Last month marked the highest number of road fatalities in NSW since May 2013. According to the latest statistics released by NSW Transport, 164 people have lost their lives since the beginning of this year. Police decided to carry out a crackdown.
Police carried out a one-day operation in the Sydney CBD that resulted in a whopping 664 infringement notices issued to cyclists, pedestrians and motorists.
Commander of the Traffic and Highway Patrol Command Assistant Commissioner, John Hartley, said Operation Pedro was aimed to help road users understand the importance of safety.
“Improving the behaviour of all road users saves lives. Police will continue these types of operations to remind drivers, riders, cyclists and pedestrians that they need to do all they can to reduce the likelihood of becoming a statistic,” he added.
How bad are the numbers?
The pedestrian road toll presents the bleakest picture. So far this year, 32 pedestrians have lost their lives on the roads – this is the highest number of pedestrian fatalities for this period since 2013.
There have been 29 passenger deaths since the beginning of this year – again indicating a peak compared to the last two years.
Deaths in metropolitan areas have risen by 23 per cent. However, on a positive note, the toll on country roads shows a steady decline.
Details of Operation Pedro
The operation was carried out on Thursday June 25 2015, from 6am to 6pm.
Officers issued infringement notices to 72 cyclists who were found ignoring traffic lights; another 54 were found riding on the footpath and 57 cyclists were ticketed for other offences. This is in addition to a shocking number who chose not to wear a helmet – 234 were found riding their bicycle without an appropriate helmet.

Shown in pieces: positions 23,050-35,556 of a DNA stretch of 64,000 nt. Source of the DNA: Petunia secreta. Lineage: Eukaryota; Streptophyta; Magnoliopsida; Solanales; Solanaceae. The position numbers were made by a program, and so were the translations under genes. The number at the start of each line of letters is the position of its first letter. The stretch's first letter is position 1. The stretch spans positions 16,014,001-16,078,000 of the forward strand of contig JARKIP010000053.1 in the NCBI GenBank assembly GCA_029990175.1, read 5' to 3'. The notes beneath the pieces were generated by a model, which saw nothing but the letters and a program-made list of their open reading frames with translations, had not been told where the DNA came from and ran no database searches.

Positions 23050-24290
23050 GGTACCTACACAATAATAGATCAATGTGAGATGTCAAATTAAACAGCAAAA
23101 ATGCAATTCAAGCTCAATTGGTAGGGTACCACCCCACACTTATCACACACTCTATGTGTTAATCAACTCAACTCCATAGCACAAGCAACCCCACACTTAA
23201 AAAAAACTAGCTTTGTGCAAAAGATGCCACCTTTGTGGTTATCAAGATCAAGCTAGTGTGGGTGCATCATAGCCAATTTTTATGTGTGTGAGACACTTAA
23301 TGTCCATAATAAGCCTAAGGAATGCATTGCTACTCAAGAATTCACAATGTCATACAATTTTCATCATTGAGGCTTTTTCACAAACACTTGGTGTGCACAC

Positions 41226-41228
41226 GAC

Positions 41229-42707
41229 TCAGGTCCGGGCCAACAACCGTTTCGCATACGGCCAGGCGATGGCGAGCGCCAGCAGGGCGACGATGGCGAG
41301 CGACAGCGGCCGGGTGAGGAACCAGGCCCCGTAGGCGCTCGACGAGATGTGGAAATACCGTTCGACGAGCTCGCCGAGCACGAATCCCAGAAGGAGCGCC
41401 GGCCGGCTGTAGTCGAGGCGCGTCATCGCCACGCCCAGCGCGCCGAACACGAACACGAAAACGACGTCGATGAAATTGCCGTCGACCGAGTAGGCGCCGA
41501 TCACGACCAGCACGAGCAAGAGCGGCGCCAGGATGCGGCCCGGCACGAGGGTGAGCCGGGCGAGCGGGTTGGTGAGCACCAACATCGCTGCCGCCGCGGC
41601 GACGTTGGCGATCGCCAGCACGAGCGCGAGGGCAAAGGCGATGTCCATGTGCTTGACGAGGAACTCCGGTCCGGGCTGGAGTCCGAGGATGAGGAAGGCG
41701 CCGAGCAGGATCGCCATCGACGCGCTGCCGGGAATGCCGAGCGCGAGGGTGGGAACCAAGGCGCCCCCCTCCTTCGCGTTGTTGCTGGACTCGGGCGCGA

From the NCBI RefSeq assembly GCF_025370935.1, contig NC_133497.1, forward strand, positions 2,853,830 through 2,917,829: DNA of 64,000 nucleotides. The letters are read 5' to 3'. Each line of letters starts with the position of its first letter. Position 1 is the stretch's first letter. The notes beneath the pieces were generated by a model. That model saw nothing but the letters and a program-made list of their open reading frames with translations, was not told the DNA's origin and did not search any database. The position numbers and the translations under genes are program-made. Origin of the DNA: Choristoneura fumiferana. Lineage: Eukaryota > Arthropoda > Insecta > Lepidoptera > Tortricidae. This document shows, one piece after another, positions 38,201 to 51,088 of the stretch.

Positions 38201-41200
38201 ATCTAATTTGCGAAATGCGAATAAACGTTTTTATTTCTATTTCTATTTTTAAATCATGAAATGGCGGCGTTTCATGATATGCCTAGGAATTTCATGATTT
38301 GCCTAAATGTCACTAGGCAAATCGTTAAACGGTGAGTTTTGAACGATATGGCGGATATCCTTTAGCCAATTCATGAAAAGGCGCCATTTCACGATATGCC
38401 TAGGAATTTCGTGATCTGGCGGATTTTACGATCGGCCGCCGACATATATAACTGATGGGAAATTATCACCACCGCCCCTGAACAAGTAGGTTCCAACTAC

Pedestrians, too, were targeted as part of the crackdown and 11 were issued infringement notices, while 34 received warnings.
As for motorists, 202 notices were handed out and nine charges laid.
Assistant Commissioner John Hartley said the operation highlighted the need for all road users to be more mindful in the Sydney CBD.
“Operation Pedro, in line with other joint road safety operations with the NSW Centre for Road Safety, is about educating all road users on responsible behaviour,” he commented.
Reactions from the community
In a June 26 2015 article published in the Daily Telegraph, a spokeswoman for the lobby group Bicycle NSW said the police operation was not a solution.
“We fully agree all road users must obey all road rules, but we can’t see how Operation Pedro will address the main cause of cycling injury – in 79 per cent of the cases the motorist is at fault,” Sophie Bartho said to the newspaper.
According to Bicycle NSW, the issue could be resolved by separated cycle lanes. Sophie Bartho commented they are “the safest way for cyclists to travel”.
Earlier this month, hundreds of protestors gathered at Martin Place to highlight the need for measures to make the roads safer for cyclists.
Bicycle NSW CEO Ray Rice said they wanted the government to take action.
“We are demanding the government show genuine and immediate action for bicycle rider safety, by meeting their commitments to deliver safe cycling infrastructure. They must be to retain the College Street cycleway and to deliver the network of cycleways as per the promised Sydney City Centre Access Strategy,” he explained.
Bicycle NSW commitment to the College Street cycleway is surprising given the fact that the vast majority of cyclists on College Street do not use the cycleway.